Exhibit 2: Snapshot of the Fleet in Service of Top 8 Russian Carriers, 2022

Source: Cirium, Frost & Sullivan

An analysis of the leading Russian carriers shows that Aeroflot and its subsidiary Rossiya Airlines are the only carriers to operate the indigenous Superjet aircraft. Superjet-100 accounts for ~10% and 64% of the airline’s fleet. 90% of Aeroflot’s fleet compromises Airbus and Boeing aircraft. Aviation sanctions that halt sales of aircraft, spares, and other services to Russian companies will critically affect the operational capabilities of nearly the entire Russian airline industry. The top 8 Russian carriers have only ~5% of their overall fleet accounting for wide-body aircraft that can serve long-haul routes. And these are exclusively operated by Airbus and Boeing. Cirium data shows that these Russian carriers operate Airbus aircraft largely (~43%), followed by Boeing (~32%). S7 Airlines, the privately owned 2nd largest carrier in Russia in terms of passenger traffic, has Embraer’s E-170 accounting for ~18% of their fleet. S7 and Utair Airlines are the only carriers in the leading airlines having ATR-72 aircraft, as per Cirium.

European Carriers: Impact of crisis

As of March 2022, all European Union members and other countries like Albania, Switzerland, Canada, Norway, the United Kingdom, United States of America have banned Russian carriers from entering and operating in their airspace. Russia has also applied the same sanctions to these countries. As per Frost & Sullivan’s analysis, among European carriers, airBaltic is the carrier that is highly impacted, with more than 10% of its destinations in the crisis area (Belarus, Ukraine, Moldova). Austrian Airlines, Wizz Air, and Lufthansa have 5%-6% of their destinations in the crisis area. Other European carriers such as Swiss International Airlines, British Airways & KLM have less than 2% of their destinations in the crisis areas.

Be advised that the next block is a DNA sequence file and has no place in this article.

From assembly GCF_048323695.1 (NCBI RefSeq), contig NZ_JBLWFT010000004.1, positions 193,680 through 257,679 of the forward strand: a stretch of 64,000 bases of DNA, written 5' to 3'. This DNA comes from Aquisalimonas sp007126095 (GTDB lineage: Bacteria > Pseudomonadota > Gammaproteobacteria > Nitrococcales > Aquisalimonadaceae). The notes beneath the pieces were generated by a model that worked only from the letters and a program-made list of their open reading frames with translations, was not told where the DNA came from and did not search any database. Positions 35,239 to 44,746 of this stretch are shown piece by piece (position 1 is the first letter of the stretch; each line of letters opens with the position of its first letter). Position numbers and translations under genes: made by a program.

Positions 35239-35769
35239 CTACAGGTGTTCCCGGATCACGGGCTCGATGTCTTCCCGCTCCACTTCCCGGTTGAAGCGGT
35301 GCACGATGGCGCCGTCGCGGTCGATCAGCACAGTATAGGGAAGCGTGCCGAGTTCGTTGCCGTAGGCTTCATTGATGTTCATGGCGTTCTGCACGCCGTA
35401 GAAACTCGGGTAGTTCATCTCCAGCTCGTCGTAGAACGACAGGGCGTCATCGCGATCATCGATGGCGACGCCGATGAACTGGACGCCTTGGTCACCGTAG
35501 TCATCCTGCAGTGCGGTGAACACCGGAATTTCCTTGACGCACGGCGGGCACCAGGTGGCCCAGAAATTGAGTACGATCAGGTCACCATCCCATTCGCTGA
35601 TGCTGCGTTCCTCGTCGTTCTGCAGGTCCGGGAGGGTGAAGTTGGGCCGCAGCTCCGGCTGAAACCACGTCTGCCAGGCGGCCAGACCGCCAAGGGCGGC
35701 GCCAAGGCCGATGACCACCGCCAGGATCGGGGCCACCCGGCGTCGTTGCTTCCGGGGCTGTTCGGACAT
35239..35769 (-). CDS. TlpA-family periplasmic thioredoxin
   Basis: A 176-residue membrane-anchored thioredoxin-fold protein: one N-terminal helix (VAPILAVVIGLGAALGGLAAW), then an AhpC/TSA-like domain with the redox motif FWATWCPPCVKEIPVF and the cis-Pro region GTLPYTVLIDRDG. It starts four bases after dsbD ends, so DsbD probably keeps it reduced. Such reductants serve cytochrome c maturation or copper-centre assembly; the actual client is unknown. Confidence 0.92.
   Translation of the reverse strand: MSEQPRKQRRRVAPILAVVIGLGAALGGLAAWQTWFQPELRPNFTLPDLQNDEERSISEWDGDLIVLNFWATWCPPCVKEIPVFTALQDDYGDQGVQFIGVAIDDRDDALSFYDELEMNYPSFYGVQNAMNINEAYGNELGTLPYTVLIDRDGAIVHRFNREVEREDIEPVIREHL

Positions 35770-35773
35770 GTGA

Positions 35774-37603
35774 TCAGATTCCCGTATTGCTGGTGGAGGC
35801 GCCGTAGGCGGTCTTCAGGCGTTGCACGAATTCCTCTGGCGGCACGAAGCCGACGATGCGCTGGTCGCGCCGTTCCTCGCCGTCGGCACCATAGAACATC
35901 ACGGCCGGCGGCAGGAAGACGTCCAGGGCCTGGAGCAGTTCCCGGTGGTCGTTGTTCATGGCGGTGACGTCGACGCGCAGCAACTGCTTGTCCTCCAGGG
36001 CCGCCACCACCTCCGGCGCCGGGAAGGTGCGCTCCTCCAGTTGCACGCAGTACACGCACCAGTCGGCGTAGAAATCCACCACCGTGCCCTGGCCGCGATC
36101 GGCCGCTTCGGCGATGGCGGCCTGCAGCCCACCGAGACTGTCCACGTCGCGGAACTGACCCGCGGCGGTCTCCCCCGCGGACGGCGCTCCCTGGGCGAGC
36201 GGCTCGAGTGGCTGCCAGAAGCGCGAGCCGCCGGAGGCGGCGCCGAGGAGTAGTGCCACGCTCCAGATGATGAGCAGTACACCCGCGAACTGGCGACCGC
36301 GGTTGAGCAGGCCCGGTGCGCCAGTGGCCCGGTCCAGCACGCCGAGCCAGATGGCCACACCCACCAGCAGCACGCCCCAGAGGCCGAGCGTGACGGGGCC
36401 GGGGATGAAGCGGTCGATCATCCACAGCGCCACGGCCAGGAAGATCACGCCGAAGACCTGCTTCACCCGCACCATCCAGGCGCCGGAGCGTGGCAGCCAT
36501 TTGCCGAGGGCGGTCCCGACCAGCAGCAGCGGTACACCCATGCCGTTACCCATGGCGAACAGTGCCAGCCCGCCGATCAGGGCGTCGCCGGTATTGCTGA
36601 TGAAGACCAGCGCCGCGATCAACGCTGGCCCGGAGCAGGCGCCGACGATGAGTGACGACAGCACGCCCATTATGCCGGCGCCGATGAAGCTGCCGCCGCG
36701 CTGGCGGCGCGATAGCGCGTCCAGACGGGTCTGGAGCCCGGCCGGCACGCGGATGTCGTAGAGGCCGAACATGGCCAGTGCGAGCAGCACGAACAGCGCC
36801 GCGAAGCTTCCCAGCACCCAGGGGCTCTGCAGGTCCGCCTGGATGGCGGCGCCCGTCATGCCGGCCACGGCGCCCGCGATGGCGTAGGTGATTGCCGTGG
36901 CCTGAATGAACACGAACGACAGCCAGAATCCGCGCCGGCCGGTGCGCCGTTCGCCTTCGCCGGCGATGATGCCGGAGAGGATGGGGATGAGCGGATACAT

Global Carriers: Importance of Russian Airspace

Russia charges high fees for carriers that operate in their airspace. This is mainly due to the geographical position of Russia. This is especially crucial for carriers connecting Europe-South & East parts of Asia and carriers operating from North America to South & East Asia. The repercussions of the Russian Airspace ban are already visible. Due to the ban, a British Airways flight from London to Delhi had to be rerouted. This added ~900 Kilometres & ~45 minutes to the flight duration (as per This will create mayhem for network managers & planners, as their entire schedules will have to be updated as per ongoing regulations, also keeping in mind the increasing cost of maintaining regular operations.

No one wins

Hopefully, the decision-makers will soon come to a diplomatic solution to the Russia-Ukraine crisis. In the meantime, it is key to understand how such a crisis will impact critical industries such as aviation and how stakeholders can chart a way to a profitable, peaceful, and green economy.